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POLL: Czech friend translation
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MichaelM
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Joined: 04 Jun 2007
Posts: 70
Location: NC, USA but not in Czech recently enough!

PostPosted: 12-Dec-08 19:59  Reply with quote

I've read three Czech textbooks now (by Heim - 1982, Hola - recent, and Short 2nd edition) and I have noted a contradiction for the translation of 'friend'.

Short would say that 'pritel (pritelkyne) is the closest friend and kamerad is not as close. Heim says just the opposite. Hola is quiet about the controversy. I've asked several Czechs (male and female) and have got mixed views about this.

So, a poll - to the readership of this authoritative language forum and learners of Czech: which is the translation for the closest form of 'friend' in Czech and which means less of a friend and more of an acquaintance?
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Tagarela
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Joined: 29 Apr 2008
Posts: 87
Location: Rio de Janeiro, Brasil

PostPosted: 13-Dec-08 0:23  Reply with quote

Ahoj,

Well, I am only a learner too, but I thought that kamarád was less strong while přitel is the word for close friends and even boyfriend. But, as you, I also would like to have the opinion on this point.

Nashled.:
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eso
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Joined: 27 Jan 2006
Posts: 1716
Location: Kladno/Prague

PostPosted: 13-Dec-08 8:47  Reply with quote

I would say "přítel" is more literary expression than "kamarád" in case of "friend" meaning.

Another meaning for "přítel" is also "boyfriend"
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gementricxs
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Joined: 16 Aug 2005
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Location: Prague, CZ

PostPosted: 13-Dec-08 11:43  Reply with quote

Přítel (přítelkyně) can also mean boy(girl)friend.
Kamarád does not have this connotation.

I'm Czech and I dont feel the difference in strongness of those two words.
I use kamarád (and even kámoš) more often than přítel.
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GlennInFlorida
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Joined: 10 Apr 2005
Posts: 996
Location: Tampa Florida USA

PostPosted: 13-Dec-08 13:46  Reply with quote

I use kamarád more often than přítel because I can barely say the ř Confused
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Tagarela
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Joined: 29 Apr 2008
Posts: 87
Location: Rio de Janeiro, Brasil

PostPosted: 13-Dec-08 15:34  Reply with quote

Ahoj,

GlennInFlorida wrote:
I use kamarád more often than přítel because I can barely say the ř Confused


It is a important point for foreigners Very Happy př- is not easy to me too... but, Glenn, we must do our best, otherwise there will be a looong list of words that we wont say all those před- ^^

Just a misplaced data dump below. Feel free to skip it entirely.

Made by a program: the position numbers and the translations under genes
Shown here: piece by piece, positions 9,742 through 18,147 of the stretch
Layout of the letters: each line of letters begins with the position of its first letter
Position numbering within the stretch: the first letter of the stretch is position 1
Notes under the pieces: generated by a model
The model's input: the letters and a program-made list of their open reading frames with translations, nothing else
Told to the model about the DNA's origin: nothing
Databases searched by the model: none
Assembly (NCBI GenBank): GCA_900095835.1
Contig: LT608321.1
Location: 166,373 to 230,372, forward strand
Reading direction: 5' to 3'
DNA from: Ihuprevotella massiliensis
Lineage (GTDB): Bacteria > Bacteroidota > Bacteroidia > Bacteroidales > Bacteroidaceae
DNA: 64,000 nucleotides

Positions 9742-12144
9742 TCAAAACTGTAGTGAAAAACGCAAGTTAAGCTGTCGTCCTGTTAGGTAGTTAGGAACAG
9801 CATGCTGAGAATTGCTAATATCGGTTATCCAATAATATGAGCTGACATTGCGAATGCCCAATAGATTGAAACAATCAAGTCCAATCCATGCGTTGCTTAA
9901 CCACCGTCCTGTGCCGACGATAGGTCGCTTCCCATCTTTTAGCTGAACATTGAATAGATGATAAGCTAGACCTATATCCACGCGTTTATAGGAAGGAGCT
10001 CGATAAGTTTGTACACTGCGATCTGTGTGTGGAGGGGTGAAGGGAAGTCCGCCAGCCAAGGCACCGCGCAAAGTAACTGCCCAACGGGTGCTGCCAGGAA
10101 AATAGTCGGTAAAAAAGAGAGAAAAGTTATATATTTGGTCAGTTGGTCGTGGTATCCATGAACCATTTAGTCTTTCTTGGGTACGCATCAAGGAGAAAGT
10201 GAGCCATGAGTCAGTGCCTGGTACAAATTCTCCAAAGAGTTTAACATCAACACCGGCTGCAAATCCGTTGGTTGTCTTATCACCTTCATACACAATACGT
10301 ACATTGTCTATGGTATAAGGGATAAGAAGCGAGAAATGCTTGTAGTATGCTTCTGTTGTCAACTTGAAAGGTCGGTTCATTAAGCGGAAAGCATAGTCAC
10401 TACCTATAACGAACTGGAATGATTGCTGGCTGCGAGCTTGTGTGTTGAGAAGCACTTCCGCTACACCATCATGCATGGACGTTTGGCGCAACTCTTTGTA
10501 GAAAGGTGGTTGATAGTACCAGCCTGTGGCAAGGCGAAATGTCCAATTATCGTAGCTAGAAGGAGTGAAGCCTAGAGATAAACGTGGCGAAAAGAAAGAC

But "kolega" is really "weaker", right? I can use it for classmate, work partners and so on?

Nashled.:
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ondras
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Joined: 17 Jul 2007
Posts: 8

PostPosted: 13-Dec-08 19:42  Reply with quote

gementricxs wrote:
Přítel (přítelkyně) can also mean boy(girl)friend.
Kamarád does not have this connotation.

I'm Czech and I dont feel the difference in strongness of those two words.
I use kamarád (and even kámoš) more often than přítel.


Well, I'm also Czech from Prague but I for one would never use přítel/přítelkyně when I'm talking about friends. I (and most of other people I know) use it only when referring to a boyfriend/girlfriend. This applies only to the singlar form of the word friend (přítel/kamarád). For me, the plural "přátelé" has the exactly same meaning as "kamarádi" (although I still use "kamarádi" far more often).
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Ctyri koruny
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Joined: 25 Aug 2008
Posts: 550

PostPosted: 14-Dec-08 12:54  Reply with quote

My teacher told me to just say Kamerád as Přítel is quite old fashioned and has that confusing connotation of boyfriend.. But I don't know, sometimes she just makes things up on the spot! Smile
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Tagarela
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Joined: 29 Apr 2008
Posts: 87
Location: Rio de Janeiro, Brasil

PostPosted: 14-Dec-08 14:43  Reply with quote

Ahoj,

But is there a specific word for boy/girlfriend?

Nashled.:
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Ctyri koruny
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Joined: 25 Aug 2008
Posts: 550

PostPosted: 14-Dec-08 17:11  Reply with quote

Tagarela wrote:
Ahoj,

But is there a specific word for boy/girlfriend?

Nashled.:


I asked that just last Thursday in class! And i was told no...

I know that in German you say my friend for boyfriend or girlfriend and a friend for friend.. but of course there's the lack of any indefinite article in Czech
So I guess people just assume when it's an a member of the opposite sex and you say Přítel/přítelkyně that you're going out?
It must be very awkward and confusing for gay people.

I've also noticed this problem in teaching; where students refer to their friends in English as their girlfriends and boyfriends.
I think my girlfriends works in English without suggesting you're dating but not my girlfriend, and only if you're female.
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